In Radiohead Price Plan, Some See a Movement
By JEFF LEEDS
October 11, 2007
The New York Times
LOS ANGELES, Oct. 10 — It was, more or less, an accident.
The chief advisers to Radiohead, the Grammy-winning British rock act behind platinum albums like “OK Computer,” were lounging around, having a “metaphysical” conversation about the value of music in the digital realm, when they struck upon the idea of simply releasing new music online and letting fans settle the matter themselves.
Initially, they viewed it as a way to let fans preview Radiohead’s music without the guidance — or filter — of radio programmers, music critics or other conventional tastemakers.
Instead, when Radiohead quietly divulged plans to let fans name their price for the digital download of its new album, “In Rainbows,” it incited talk of a revolution in the music industry, which has found the digital marketplace to be far less of a cash cow than it once dreamed. Though Radiohead is in a position that can’t easily be replicated — it completed its long-term recording contract with the music giant EMI while retaining a big audience of obsessive fans — its move is being seen as a sign for aspiring 21st-century music stars.
“To put your record out for someone’s individual perceived value is brilliant,” said David Kahne, a longtime music producer who has collaborated with artists like Paul McCartney and Kelly Clarkson. While it presents obvious risks as a business model, he noted: “It’s a spiritual model. That’s what it feels like to me.”
The Radiohead camp has been reluctant to add to the hype surrounding the album, which has been stoked by breathless blog posts and e-mail exchanges for the past week. Bryce Edge, who manages the band with Chris Hufford of Courtyard Management, stressed that the band’s tip-jar-style tactic “is not a prescription for the industry.”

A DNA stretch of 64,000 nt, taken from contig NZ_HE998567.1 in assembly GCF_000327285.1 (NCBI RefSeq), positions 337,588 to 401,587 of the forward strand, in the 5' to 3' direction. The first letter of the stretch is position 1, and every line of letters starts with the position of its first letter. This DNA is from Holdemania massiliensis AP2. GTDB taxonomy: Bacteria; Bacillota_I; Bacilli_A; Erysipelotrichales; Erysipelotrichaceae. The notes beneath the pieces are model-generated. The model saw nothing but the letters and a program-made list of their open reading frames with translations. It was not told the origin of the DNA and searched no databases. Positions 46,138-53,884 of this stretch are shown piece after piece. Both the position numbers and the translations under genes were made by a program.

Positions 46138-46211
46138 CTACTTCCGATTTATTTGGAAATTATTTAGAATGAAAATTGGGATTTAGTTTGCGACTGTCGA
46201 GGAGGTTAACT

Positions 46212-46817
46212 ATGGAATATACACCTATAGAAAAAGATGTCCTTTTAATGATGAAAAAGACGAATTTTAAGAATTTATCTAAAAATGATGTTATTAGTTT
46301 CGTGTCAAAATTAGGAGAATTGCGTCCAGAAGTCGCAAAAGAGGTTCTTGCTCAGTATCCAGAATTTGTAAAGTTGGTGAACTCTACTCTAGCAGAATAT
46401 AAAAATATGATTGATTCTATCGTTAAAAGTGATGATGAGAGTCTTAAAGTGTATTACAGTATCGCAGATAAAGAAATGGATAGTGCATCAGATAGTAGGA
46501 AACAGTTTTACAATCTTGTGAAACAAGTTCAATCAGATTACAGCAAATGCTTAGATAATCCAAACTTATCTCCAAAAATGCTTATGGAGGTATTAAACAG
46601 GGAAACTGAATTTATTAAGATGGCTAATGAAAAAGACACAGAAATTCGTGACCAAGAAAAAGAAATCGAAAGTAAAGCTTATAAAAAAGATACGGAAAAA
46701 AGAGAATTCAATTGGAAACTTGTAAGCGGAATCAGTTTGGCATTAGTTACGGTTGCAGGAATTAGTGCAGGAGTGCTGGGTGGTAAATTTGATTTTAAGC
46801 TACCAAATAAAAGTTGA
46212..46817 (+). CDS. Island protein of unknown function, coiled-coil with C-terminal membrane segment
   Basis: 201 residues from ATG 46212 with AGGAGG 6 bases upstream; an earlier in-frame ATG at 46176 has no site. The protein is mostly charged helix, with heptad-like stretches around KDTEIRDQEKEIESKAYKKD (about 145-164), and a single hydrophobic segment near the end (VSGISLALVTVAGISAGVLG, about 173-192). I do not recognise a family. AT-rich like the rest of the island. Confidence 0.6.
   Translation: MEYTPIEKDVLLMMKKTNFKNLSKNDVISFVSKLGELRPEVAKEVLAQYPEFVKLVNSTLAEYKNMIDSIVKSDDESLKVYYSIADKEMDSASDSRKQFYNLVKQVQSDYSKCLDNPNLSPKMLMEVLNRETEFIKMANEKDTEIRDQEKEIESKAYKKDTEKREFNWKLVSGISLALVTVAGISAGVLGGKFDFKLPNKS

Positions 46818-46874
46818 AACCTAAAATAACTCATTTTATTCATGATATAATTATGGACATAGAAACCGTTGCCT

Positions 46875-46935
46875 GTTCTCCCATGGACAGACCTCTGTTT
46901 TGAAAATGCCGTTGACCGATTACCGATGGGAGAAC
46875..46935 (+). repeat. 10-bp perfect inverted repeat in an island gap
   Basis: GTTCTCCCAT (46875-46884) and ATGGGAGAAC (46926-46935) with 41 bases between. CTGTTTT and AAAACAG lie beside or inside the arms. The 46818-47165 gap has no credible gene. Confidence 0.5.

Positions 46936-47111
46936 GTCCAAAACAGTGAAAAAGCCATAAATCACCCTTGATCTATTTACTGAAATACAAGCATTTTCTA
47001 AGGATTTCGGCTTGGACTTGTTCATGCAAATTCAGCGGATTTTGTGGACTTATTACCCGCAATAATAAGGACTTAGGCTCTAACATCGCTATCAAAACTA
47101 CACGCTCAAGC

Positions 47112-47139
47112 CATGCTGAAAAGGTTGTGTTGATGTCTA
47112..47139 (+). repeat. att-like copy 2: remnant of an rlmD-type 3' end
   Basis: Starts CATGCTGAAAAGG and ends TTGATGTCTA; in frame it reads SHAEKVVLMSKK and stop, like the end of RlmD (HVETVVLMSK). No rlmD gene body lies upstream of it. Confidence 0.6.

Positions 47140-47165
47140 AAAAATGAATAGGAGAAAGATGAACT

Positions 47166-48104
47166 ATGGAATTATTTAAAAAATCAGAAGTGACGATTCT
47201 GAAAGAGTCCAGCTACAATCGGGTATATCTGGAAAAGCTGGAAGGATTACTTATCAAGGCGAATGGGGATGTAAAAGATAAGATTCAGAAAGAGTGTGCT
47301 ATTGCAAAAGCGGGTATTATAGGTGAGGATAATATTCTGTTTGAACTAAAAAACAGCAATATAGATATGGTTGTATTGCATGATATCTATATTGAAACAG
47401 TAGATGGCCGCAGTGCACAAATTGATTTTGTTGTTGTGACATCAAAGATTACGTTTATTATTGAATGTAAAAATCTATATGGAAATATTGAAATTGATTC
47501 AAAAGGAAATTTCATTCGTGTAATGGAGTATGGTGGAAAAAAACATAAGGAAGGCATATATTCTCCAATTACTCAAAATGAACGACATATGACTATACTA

But he acknowledged that it has punctuated a debate about the fair value of music that has accelerated in the last few months. Before Radiohead’s superstar panhandle, Prince offered a free song through Verizon phones (and roughly three million free copies of his new album in a British newspaper). And Trent Reznor of the rock act Nine Inch Nails, which, like Radiohead, is effectively free from a record contract, recently encouraged concertgoers to simply “steal” the band’s new album and “give it to all your friends.”
Radiohead’s move comes just as a federal jury in Minnesota last week decided that a mother found liable for copyright infringement for sharing music online should pay damages amounting to about $9,250 apiece for 24 songs.
Mr. Edge summed up the pricing pandemonium simply: “Digital technology has reintroduced the age of the troubadour. You are worth what people are prepared to give you in the digital age because they can get it for nothing.”
In another departure from convention, the band declined to send out early copies of the music for reviewers and has not settled on a traditional single to push to radio stations. As a result, programmers are improvising. In San Francisco, for instance, the rock station KITS-FM, Live 105, has the entire album on its Web site (live105.com) and will let fans vote to determine which songs merit airplay.
“We just want to be involved in it,” said Dave Numme, the station’s program director. “We just want to reflect what’s going on out there and give our listeners a chance to tell us what they think of it.”
But the band is not departing from convention entirely with the new album. A boxed set that includes various extras is being sold on www.inrainbows.com for a set price of about $80. And Radiohead plans to release “In Rainbows” as an old-fashioned CD no later than January, though it has not determined if it will return to a major label to do so.
Radiohead completed its long-term contract with EMI with 2003’s “Hail to the Thief,” which sold roughly one million copies in the United States. The band will also tour next year.
“The final acid test,” Mr. Edge said, “is come January, when the music has been available. Will there still be sufficient demand for a CD for us to feel that we’ve proved that making music available does not necessarily cannibalize CD sales?”
Various voices in and out of the industry have urged Radiohead to detail its “In Rainbows” sales data, but the band’s managers declined to reveal them in an interview this week. It is not clear that the band will ever disclose how many copies of the digital album it has distributed or the average price paid, though Courtyard has been running an office pool on the results. But Radiohead’s managers did dispute rumors that more people have bought the deluxe boxed set. And they added that most fans who have ordered the download have elected to pay something.
“The majority of the public are really decent human beings who are honest,” Mr. Hufford said.
See also: Radiohead DEAD AIR SPACE (Official Site)